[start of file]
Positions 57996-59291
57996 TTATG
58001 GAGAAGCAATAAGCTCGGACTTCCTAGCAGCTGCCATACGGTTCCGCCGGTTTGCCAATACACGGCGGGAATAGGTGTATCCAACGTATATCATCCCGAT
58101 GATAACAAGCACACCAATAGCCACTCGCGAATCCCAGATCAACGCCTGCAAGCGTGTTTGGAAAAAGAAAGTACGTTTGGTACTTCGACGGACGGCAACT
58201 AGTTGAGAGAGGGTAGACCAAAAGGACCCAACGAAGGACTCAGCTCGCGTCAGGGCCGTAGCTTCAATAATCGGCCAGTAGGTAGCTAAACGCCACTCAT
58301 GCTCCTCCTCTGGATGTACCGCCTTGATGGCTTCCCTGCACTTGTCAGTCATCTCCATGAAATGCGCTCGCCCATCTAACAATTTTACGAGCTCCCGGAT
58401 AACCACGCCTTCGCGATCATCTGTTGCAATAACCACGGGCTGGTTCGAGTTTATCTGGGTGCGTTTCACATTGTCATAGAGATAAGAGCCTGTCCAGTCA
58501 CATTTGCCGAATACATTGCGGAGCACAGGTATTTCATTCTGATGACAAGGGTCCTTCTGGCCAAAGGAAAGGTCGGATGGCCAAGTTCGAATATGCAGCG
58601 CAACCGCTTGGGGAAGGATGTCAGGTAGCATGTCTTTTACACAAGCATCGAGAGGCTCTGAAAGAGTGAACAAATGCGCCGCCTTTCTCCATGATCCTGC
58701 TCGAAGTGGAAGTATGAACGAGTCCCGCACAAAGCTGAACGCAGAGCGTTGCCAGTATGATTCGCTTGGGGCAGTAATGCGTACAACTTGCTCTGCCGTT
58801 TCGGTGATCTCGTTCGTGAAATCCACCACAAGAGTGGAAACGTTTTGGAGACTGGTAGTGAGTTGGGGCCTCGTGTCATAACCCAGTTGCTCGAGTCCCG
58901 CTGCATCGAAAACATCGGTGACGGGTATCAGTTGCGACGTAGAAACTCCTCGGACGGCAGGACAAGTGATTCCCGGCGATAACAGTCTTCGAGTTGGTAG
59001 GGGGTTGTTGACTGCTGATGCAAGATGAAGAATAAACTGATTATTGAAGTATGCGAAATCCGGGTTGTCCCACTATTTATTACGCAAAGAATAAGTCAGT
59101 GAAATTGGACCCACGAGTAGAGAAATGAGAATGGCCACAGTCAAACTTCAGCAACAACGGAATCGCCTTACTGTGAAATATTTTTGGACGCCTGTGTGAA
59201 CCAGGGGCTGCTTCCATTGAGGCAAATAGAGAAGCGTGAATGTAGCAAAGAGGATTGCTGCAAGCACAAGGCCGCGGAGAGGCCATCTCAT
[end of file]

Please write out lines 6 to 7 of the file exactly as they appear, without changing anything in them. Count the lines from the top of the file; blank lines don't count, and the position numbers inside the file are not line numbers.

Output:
58301 GCTCCTCCTCTGGATGTACCGCCTTGATGGCTTCCCTGCACTTGTCAGTCATCTCCATGAAATGCGCTCGCCCATCTAACAATTTTACGAGCTCCCGGAT
58401 AACCACGCCTTCGCGATCATCTGTTGCAATAACCACGGGCTGGTTCGAGTTTATCTGGGTGCGTTTCACATTGTCATAGAGATAAGAGCCTGTCCAGTCA